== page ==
Chosen from a shortlist of six works of non-fiction, When Women Kill: Four Crimes Retold, forensically examines four homicides committed by everyday Chilean women over the course of the 20th century. Taking these four cases in Chile as her starting point, Alia Trabucco Zerán introduces a wholly original and globally significant feminist perspective to the study of women murderers. It is translated by Sophie Hughes, and is published in the UK by independent press, And Other Stories.

Alia Trabucco Zerán – whose debut novel The Remainder was shortlisted in 2019 for the Man Booker International Prize, and who originally trained as a lawyer – spent many years researching this outstanding work of creative non-fiction, expertly blending true crime writing with the art of the critical essay and investigative memoir. The result is a compelling narrative which not only explores the circumstances around the four killings ­­– so high-profile that they went on to inspire plays, poems and films – but also the reaction from the media and the judgement of a patriarchal society.


IMRAM, Irish Language Literary Festival returns from November 10th to 20th. Highlights include Seán Ó Muireagáin, and his latest collection of dystopian tales, Ógie Ó Céilleachair tells the story of four first-year students living in the same Irish-speaking apartment and their college life in all aspects. Poet and composer Thaddeus Ó Buachalla presents extracts from new work Immran an Phréacháin, plus singer and multi-instrumentalist, Colm Ó Snodaigh of Kíla relays sharp and modern stories from his latest book, Cnaipí agus scéalta eile.

Two signifcant new poetry projects launch at the festival, both centering on Paddy Bushe and Ceaití Ni Bheildiúin and marking the publication of Lig don nGiorria Suí/Let the Hare Sit. Renowned writer Darach Ó Scolaí discusses his life and work with Cathal Póirtéir. Poet And Passionate Polemicist, Tómas Mac Síomóin is celebrated ollowing his recent death.

‘Grindr, Cider and Cher’ features three stories taking place on one fateful night. Three monologues. Three LGBTQ+ characters written by Ciara Ní É, Eoin Mc Evoy and Sam Ó Fearraigh with music by Bandia.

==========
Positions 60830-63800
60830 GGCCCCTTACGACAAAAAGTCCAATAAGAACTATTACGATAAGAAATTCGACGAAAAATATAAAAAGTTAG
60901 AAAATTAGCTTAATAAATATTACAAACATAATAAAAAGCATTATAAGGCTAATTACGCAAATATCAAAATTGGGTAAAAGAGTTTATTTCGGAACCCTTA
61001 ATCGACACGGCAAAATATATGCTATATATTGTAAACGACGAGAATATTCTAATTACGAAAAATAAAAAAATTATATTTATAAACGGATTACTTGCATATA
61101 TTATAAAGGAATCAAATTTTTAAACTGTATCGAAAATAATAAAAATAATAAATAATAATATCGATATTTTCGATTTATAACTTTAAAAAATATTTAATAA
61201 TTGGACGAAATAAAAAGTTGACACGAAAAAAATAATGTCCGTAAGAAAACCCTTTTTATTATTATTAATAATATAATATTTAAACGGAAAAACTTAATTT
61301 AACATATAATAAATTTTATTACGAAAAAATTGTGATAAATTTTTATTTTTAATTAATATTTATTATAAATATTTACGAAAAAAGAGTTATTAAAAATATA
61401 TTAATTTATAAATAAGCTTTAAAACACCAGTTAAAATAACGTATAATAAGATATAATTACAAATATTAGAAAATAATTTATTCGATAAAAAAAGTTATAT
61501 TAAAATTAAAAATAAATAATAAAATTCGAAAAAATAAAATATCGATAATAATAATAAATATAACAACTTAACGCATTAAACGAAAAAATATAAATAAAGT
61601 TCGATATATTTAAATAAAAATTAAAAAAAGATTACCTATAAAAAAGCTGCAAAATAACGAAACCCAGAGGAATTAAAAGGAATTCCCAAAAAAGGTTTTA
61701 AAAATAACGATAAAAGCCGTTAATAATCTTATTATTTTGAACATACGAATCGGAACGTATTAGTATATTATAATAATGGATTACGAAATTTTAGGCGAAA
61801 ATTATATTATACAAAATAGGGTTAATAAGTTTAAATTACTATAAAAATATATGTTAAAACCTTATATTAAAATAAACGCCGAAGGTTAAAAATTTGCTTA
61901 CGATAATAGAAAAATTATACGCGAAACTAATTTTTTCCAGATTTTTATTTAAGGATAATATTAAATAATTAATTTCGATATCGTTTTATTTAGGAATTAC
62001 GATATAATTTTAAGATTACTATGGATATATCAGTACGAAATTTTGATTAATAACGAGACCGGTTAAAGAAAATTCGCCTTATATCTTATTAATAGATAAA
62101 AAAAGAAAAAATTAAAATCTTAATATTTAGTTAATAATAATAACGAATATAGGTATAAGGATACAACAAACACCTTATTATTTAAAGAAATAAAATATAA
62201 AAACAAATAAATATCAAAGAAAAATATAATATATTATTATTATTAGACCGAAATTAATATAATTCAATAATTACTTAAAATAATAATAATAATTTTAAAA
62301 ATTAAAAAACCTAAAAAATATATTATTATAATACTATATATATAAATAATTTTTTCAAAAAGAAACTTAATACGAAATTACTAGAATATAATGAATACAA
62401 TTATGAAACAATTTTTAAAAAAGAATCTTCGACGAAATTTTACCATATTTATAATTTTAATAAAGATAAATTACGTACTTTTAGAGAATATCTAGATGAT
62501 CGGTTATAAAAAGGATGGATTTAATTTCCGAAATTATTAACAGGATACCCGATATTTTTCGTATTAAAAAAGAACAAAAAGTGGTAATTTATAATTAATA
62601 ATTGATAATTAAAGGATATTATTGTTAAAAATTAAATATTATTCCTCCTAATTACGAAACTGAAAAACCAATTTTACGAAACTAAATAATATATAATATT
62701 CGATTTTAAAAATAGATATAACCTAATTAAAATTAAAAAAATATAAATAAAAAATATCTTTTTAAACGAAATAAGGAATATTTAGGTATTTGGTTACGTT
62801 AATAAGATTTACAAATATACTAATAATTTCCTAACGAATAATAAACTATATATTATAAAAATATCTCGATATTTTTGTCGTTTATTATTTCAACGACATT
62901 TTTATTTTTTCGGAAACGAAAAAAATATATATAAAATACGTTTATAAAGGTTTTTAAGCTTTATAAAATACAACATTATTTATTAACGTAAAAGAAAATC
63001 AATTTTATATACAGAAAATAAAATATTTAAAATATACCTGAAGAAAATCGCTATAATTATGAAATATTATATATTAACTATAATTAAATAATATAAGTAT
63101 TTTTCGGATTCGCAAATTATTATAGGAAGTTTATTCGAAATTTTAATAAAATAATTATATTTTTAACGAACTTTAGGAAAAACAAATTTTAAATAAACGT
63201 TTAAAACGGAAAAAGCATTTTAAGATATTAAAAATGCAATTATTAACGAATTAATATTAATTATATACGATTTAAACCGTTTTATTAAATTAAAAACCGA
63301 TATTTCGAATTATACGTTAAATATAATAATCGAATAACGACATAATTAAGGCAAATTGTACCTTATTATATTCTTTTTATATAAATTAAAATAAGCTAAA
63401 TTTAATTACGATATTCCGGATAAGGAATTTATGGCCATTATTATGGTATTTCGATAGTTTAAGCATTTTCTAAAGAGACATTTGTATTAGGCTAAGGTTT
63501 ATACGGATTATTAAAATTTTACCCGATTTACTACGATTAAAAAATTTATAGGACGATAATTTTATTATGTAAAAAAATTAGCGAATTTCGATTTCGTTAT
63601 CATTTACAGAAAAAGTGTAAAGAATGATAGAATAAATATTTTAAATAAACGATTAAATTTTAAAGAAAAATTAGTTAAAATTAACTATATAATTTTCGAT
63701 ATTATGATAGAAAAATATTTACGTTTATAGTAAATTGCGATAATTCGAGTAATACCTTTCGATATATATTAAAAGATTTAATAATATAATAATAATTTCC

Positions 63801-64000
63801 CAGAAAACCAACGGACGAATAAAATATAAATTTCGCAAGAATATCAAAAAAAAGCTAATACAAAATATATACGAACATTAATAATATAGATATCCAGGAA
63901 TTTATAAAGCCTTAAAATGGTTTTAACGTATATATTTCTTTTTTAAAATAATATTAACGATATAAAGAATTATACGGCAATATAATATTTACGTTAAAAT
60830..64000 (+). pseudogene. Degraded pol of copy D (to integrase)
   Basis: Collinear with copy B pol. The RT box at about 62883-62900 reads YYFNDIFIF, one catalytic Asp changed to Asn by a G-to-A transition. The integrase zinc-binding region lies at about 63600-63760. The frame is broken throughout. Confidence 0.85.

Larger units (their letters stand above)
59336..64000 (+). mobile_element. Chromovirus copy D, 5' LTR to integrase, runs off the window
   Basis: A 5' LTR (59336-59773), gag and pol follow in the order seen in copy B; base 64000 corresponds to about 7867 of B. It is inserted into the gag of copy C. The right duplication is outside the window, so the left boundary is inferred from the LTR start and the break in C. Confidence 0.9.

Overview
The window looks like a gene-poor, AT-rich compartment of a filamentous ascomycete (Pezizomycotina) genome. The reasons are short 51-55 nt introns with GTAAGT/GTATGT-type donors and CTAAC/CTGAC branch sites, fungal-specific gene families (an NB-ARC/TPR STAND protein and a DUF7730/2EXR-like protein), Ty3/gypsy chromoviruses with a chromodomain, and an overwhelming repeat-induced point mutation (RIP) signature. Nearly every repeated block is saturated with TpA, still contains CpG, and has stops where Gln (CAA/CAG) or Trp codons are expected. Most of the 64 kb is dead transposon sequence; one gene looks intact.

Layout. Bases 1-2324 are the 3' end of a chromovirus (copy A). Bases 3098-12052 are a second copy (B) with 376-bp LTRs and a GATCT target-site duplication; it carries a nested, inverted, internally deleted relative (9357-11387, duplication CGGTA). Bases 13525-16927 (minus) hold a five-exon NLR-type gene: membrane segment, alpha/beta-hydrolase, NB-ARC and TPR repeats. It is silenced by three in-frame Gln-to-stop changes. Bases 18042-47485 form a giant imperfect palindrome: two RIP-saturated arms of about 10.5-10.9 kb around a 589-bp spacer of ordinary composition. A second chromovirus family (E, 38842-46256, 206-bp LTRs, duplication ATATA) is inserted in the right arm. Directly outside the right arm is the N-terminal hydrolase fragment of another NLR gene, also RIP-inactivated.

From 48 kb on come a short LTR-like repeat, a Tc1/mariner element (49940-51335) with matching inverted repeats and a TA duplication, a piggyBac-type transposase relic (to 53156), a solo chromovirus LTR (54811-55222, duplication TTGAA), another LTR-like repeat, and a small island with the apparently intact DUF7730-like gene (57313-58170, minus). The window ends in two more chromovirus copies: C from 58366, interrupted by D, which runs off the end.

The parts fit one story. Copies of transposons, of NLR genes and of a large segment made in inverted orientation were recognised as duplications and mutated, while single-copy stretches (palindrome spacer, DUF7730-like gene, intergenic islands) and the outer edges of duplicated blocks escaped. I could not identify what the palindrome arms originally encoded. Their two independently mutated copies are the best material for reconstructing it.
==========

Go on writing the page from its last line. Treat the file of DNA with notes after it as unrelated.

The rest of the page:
Other hightlights include music retrospective, Port A’Tsaoil: Tionscadal Kate Bush performed by Caitríona O’Leary; a thrillingly dramatic multi-media reading of science fiction novel ‘Tinte na Farraige Duibhe’, translated into Irish by Eoin P Ó Murchú and ‘Comhrá Le Lí Hé’, multi-media poetry film chronicles Gabriel Rosenstock’s exploration of the erotic world of Chinese ‘crazy poet’ of the late Tang Dynasty, on YouTube. Full programme on


World Book Day is setting out to reach more children than ever with the joy of reading in 2023. The annual celebration has teamed up with Children’s Books Ireland and Foras na Gaeilge, in a joint effort to give every child access to brilliant stories. For the first time next year, both Irish World Book Day €1.50/£1 titles will also be available in braille and digital formats, thanks to support from National Council for the Blind Ireland. The two Irish-published books available for World Book Day 2023 are Hazel Tree Farm: One Stormy Night, by Alma Jordan, illustrated by Margaret Anne Suggs (O’Brien Press) and Rita agus an Dragún by Máire Zepf, illustrated by Mr Ando (Andrew Whitson) (An tSnáthaid Mhór).


Jeff Kinney is coming to Dublin for a live event in the RDS Concert Hall on Monday, November 14th. Tickets are on sale now. Join Jeff Kinney for “The Diper Överlöde Show,” an in-person rock concert featuring Rodrick Heffley’s band, Löded Diper. Kinney will MC the show, which will feature performances from Löded Diper as well as opportunities for concertgoers to show off their singing, dancing, and musical talents onstage. For Families and children aged seven and up.